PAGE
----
Archie #31 - Review: A Squiggly Line Never Gets the Worm
Story: Mark Waid & Ian Flynn
Art: Audrey Mok
Colors: Kelly Fitzpatrick
I haven't watched Riverdale. An episode or two, bits and pieces here and there. There are parts of Archie #31 that feel like maybe they are supposed to be that show. Truth in point, at times, as I read certain lines and watched certain scenes unfold, I heard or saw those actors enacting those scenes. But then at other times, I read it as the same kind of antiquated prose that was meant to evoke the 1950s and 1960s as the series continued to do for much of my childhood. My main takeaway from the issue wound up being that I just was not sure what voice it was written in and had some uncertainty of what it was trying to be.
In Archie #31, we have a few set-pieces in motion, as is the thematic norm in this burgeoning soap opera about high school life in Everytown, USA. Archie rocks out with Josie and the Pussycats at the Riverdale High Spring Dance. Betty and Veronica are commiserating about their broken hearts over Archie, and during all this an armed gunman shows up. Claiming to be the biological father of Cheryl and Jason Blossom, Eddie Sheers takes the mic from Reggie, who had been planning on outing the Blossoms about their felon of a dad. Things get real in the surreal on this episode of Riverdale.
As I mentioned, the main stick in my craw is that I just could not get a grip on what Waid was trying to convey in this issue, tonally, that is. And, admittedly, I am unclear what the split is between Waid and Flynn on duties; it could be Waid scripting the plot while Flynn does the actual writing, who knows. Archie's lines in the opening are incredibly awkward, again, in that kind of 1970s / 1980s comic book writing style that you would always feel resembled no person's speech pattern and vocabulary that you had ever heard in real life. And back then,when it was supposed to feel like it was out of the '50s or '60sand decidedly camp, it was ok (I guess). Archie's lines feel very much like something out of a Hardy Boys book. The expressions of Josie and the Pussycats are as if he is well off his rocker whilehe voices his stage-setting monologue, but then in another panel they snap into place as if nothing is asunder. The next scene, with Veronica and Betty and Jughead feels like more modern Archie, a bit Riverdale, but mostly just more squared up on the stylistic target that I was expecting and had been accustomed to. We do get a nice piece of emote and compassion-invoking story-telling as Archie, oblivious to anyone outside of his rock-performance bubble, duets with Valerie on"I'll Never Let You go" while Ronnie and Betty look on heart-broken. When the gun-wielding Eddie Sheers shows up, the show turns very much Riverdale in tone to me, especially when Archie puts himself in harm’s way. In truth, I would’ve liked a whole comic set in this tone, but with the bubble-gum stuff up front, the 90210 stuff in the middle, and then the Riverdale (darker) stuff on the tail end, it just felt a bit too eclectic for me.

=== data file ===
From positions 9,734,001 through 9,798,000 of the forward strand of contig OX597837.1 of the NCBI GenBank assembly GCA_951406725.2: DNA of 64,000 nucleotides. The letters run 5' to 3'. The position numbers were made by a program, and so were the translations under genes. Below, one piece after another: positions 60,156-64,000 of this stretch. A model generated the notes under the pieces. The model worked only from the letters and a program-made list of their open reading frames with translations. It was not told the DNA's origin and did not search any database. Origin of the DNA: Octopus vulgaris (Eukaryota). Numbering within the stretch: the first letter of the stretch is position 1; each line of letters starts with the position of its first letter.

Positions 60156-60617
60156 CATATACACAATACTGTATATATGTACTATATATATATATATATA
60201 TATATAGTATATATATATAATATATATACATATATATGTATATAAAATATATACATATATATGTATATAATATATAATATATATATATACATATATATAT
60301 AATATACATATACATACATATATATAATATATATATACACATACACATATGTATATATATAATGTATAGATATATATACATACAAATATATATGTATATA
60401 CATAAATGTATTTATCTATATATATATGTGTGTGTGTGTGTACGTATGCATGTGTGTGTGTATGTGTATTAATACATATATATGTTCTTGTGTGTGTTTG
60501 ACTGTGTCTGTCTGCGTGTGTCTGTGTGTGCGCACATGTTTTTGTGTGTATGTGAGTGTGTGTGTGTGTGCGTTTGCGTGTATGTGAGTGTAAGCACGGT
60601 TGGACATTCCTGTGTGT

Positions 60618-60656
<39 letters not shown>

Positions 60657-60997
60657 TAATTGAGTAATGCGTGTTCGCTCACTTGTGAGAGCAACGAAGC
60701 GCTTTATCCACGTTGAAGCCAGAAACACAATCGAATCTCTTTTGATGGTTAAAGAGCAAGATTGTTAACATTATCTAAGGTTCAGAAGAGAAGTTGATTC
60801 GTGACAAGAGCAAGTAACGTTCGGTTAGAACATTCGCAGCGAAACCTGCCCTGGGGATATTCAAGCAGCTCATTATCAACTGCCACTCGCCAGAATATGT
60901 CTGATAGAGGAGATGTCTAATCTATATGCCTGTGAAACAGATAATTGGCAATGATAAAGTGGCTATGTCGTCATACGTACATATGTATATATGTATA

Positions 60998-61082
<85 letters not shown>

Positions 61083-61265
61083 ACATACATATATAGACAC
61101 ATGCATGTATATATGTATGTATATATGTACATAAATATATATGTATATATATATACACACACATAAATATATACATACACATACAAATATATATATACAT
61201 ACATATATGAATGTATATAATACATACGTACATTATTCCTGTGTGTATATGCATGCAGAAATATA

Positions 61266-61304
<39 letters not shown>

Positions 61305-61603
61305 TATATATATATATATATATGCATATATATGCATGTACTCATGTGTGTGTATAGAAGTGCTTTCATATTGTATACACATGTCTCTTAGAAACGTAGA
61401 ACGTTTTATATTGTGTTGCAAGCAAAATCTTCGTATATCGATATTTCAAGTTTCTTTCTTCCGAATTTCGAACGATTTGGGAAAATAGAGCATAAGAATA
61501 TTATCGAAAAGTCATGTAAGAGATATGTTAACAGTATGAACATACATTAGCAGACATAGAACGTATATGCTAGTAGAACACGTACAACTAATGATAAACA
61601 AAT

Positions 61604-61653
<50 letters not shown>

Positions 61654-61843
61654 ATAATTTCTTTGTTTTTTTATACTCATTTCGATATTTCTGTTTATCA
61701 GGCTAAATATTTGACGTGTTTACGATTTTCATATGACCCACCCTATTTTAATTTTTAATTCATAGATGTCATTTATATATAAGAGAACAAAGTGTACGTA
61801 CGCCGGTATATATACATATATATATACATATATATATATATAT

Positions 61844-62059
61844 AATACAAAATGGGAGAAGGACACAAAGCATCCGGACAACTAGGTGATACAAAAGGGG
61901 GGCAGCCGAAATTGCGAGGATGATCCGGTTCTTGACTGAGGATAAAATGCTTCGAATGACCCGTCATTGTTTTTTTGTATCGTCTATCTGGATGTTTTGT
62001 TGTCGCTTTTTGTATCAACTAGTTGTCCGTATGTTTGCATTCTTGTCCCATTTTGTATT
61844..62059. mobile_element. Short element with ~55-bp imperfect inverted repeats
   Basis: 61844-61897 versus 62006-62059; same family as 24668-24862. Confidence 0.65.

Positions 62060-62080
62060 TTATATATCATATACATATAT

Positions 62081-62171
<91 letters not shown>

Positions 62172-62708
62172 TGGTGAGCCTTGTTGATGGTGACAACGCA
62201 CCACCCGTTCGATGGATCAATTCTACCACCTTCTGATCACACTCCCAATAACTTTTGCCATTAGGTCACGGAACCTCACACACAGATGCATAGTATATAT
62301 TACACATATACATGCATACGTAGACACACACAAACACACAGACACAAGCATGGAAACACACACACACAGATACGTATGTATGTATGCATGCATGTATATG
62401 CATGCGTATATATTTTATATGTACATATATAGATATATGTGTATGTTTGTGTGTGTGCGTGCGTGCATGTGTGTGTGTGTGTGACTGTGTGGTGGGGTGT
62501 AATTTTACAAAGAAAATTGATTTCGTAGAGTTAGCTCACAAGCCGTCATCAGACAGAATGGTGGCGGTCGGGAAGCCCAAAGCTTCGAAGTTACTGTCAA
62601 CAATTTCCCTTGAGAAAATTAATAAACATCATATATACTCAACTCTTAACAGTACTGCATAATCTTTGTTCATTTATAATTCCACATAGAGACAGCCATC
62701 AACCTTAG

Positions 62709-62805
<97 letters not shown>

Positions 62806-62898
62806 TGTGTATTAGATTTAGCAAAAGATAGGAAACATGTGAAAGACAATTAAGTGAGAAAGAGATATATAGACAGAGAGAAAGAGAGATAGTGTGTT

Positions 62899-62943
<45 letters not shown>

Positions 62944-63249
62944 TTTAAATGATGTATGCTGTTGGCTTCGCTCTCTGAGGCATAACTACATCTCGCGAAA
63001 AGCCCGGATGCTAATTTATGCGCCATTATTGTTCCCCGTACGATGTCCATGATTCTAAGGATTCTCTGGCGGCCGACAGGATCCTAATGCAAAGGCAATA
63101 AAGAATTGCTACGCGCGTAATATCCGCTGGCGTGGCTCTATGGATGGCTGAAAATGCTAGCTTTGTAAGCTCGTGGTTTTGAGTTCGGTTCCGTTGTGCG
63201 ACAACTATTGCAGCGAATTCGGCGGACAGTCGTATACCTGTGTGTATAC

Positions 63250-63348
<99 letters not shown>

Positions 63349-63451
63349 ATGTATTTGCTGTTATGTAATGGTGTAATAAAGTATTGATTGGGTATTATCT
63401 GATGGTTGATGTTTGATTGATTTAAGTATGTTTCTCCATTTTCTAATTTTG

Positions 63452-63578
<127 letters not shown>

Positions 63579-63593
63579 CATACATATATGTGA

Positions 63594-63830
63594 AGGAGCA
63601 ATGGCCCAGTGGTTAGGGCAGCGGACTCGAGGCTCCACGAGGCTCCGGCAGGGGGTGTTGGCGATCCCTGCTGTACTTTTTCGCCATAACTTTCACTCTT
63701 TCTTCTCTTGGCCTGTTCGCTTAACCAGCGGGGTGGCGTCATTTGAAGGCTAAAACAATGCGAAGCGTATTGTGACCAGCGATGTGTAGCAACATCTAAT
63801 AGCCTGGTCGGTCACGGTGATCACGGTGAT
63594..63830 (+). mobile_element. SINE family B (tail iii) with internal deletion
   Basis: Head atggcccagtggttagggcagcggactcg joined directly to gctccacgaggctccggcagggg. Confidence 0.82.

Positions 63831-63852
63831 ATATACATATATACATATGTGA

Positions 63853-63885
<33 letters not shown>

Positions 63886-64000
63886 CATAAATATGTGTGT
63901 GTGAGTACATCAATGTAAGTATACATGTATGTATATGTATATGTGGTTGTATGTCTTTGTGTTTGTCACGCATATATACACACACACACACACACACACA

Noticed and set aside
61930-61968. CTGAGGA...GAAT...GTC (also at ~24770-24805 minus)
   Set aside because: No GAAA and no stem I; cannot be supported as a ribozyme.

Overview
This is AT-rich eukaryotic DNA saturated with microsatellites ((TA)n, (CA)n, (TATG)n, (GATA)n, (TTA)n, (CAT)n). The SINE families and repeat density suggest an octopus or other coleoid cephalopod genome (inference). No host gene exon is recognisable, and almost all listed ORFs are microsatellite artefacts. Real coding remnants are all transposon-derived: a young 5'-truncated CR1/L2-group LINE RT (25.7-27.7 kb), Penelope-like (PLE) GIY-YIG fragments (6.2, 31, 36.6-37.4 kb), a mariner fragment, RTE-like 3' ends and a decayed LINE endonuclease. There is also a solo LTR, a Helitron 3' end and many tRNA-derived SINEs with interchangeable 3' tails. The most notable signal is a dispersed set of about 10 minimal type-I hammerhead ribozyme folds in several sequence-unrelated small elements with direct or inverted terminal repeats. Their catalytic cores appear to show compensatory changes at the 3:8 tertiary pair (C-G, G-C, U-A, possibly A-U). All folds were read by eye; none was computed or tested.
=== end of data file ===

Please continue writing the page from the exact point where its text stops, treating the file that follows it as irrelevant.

As has seemingly been much of the tale in art this week, the most interesting thing here is Fitzpatrick’s colors. In one panel from the stage's perspective, looking out over the crowd, she uses a wonderful purple-mauve hue, to me evoking the sense of the crowd being non-descript and firmly separated from Archie in his own perspective; a collection of non-discretes that are perhaps largely irrelevant if not for the exceptions he then enumerates in a following roll-call. Fitzpatrick later uses similar breakouts to highlight conversations between individual characters amongst the sea of high-schoolers thronged about on the dance floor at the Spring Dance. When the Blossoms are on stage with Sheer, with all of them having the bright orange hair, she wonderfully contrasts that with deep blacks, shaded gold, and Mok adds some nice detail touches that make the clothes move, shift, and wrinkle up like real fabric would on a person. I also really like how the colorist intones surprise or revelationarylines by placing this muted starburst behind the character's head. Good stuff.
SCORE: 6.5 / 10
Admittedly, I am most certainly not the core demographic for the Archie comic. I used to read them as a kid before high school, then my high school life was NOTHING like Riverdale, having gone to an inner-city school in an urban environment, where there was a clashy intermix of ethnic kids from the projects and the white kids from the islands and burbs. So a lot of this series has always been lost on me. But as a comic consumer, I try to get around and try out a bit of everything. My problems with this issue are not with the subject matter and idyllic setting, but with a shifting tone that does not ever let me square up and settle into a set of expectations that I felt I could rely on. I know and have read some great issues in this Mark Waid run, but this one feels a bit off creatively; almost clunky. Still, I liked the overall plot and sequencing. Just something in the voiceover felt out of place, and truly it felt like maybe certain chapters were written by different people. The art was solid; good, but I would have liked a few more high notes. But overall, this is a solid issue that probably gives Archie fans who are on this ongoing a good bit of movement on the arc, heading towards a resolution that is a bit more virile than a lot of things that happen in Riverdale, doing an excellent job of setting up a high-tension conclusion in the next issue.